Installation in an LPAR
The following terms are used in this document.
RHEL - Red Hat Enterprise Linux
SLES - SUSE Linux Enterprise Server
SE - Support Element
HMC - Hardware Management Console
Disclosure - This document is based on Red Hat Enterprise Linux 6.0 Installation Guide and SLES Prep zSeries (SLES10 SP4) Document.
Installation of Linux on an IBM System z LPAR
1. Before Installation
1.1 Pre-Installation The installation process assumes that you are familiar with the IBM System z and can set up logical partitions (LPARs) and z/VM guest virtual machines. Configure your IBM System z LPAR to start in ESA/S390 or LINUX-only mode with an appropriate activation profile and IOCDS. For additional information on System z, refer to http://www.ibm.com/systems/z.
1.2. Overview of the System z Installation Procedure You can install Linux on System z interactively or in unattended mode. Installation on System z differs from installation on other architectures, since it is typically performed over a network and not from a local DVD. This document describes interactive network installation on an LPAR .
1.You need access to the Hardware Management Console or the Support Element to start Linux installation on LPAR.
2.An SSH client. If you use Linux on your workstation, ssh is available. For Windows, you can use SSH -client 'Putty'.
3.A VNC client. You can use the VNC Viewer or a similar program for Windows and Vinagre for Linux. These tools will be needed to connect to the LPAR and perform the installation.
4.An installation repository which is accessible to the installation Linux on LPAR by nfs, HTTP or FTP.
5.At least two devices: a DASD (Direct Attached Storage Device = a disk) and a network connection device.
2. Linux Installation Installation of Linux on System z includes the following stages.
1. IPL (Initial Program Load = booting) the installer Linux must be loaded into main memory. Because the System z server can not use a built-in CD or DVD drive as other platforms, there are several other ways to do this task. See below "Booting (IPL) the installer" for details.
2. Installation Phase 1 - Initial Network Setup Since installation will be done over the network, one of the first steps will be to set up an initial network device. A question and answer script will ask for the network details like IP address, netmask or gateway server. This network device is then used to connect to the installation server via SSH or VNC. This gets you a full-screen mode terminal or graphical display to continue installing as on other architectures.
3. Installation Phase 2 - Connect to the installation source Once the network connection has been established it will be used to access the install server containing the installation repository. To establish the connection to the installation repository, specify the IP address of the installation server, access data ,and the corresponding directory .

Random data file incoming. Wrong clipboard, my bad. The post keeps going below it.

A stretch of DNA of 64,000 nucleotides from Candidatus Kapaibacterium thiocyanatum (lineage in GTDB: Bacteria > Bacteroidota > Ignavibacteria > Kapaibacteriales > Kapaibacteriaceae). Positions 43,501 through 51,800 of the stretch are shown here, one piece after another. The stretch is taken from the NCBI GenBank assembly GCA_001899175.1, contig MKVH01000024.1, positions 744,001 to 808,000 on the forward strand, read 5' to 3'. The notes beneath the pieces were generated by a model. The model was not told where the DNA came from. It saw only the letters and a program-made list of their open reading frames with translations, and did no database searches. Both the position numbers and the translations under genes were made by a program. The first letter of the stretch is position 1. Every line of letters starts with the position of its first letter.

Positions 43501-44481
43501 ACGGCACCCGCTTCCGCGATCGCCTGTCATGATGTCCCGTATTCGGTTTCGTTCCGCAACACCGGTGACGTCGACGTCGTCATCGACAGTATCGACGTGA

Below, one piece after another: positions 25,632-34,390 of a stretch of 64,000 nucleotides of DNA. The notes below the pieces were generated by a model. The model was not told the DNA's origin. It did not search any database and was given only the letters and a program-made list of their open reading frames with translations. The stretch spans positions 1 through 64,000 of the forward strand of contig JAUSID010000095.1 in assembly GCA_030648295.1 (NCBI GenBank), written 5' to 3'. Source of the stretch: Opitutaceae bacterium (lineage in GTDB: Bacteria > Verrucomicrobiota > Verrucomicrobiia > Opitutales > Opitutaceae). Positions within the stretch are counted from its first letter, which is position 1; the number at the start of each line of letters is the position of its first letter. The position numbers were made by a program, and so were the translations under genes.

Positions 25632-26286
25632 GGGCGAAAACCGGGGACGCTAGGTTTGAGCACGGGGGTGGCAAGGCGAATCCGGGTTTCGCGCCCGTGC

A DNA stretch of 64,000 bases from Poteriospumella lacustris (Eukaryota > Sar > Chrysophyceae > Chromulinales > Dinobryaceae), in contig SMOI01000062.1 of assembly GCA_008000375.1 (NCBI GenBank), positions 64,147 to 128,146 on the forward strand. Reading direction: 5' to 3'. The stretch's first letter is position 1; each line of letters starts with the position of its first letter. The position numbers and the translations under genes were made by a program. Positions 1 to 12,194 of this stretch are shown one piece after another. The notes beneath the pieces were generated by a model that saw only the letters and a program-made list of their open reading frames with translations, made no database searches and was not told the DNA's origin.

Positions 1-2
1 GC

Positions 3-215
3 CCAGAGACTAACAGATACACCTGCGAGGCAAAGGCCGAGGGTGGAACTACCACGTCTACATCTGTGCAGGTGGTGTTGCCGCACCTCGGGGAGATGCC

4. Installation Phase 3 - Starting the distribution specific installer Different Linux Distributions use different installers. For RHEL use anaconda (the main part of the Red Hat installation program) to perform the rest of the installation. For SLES use Yast. Typically defining partitioning scheme and software package selection is done in this stage.
* Booting (IPL) the installer There are different ways to IPL the installation Linux in an LPAR. The preferred way is to use the Load from Removable Media or server feature of the SE or HMC.
IPL from an FTP server IPL over network using FTP requires the FTP server IP address, access data, and the target directory. The target directory should have a plain text file with the suffix .ins. This file is provided by the distributor and contains the mapping of each component of the installation Linux (kernel, ramdisk, parameter file, ...) to the storage address at which the component should be loaded in main memory. Here an example of such an .ins file:
- cat generic.ins
- minimal lpar ins file
IPL from DVD-ROM Here the installation Linux will be loaded from SE or HMC built-in DVD drive. Since the LPAR does not have access to this drive, it can only be used to load the installer, using a SE or HMC load function (Load from Removable Media or server). Once the installer has been started the remaining installation must be done via the network.
IPL from an FCP-attached SCSI DVD An alternative way to load the installation Linux into memory is to use a SCSI CD or DVD drive. Because System z does not accept SCSI attachments directly, SCSI devices must be attached through FCP (Fibre Channel Protocol). This requires an FCP SAN (Storage Area Network) environment including an FCP-to-SCSI bridge. The installation Linux will be loaded then using the SE or HMC SCSI IPL functionality. To load Linux, specify the device number of the FCP adapter, the target WWPN (world-wide port number), and the target FCP LUN (logical unit number).
3.References Refer to installation guide provided by your Linux distribution for more details.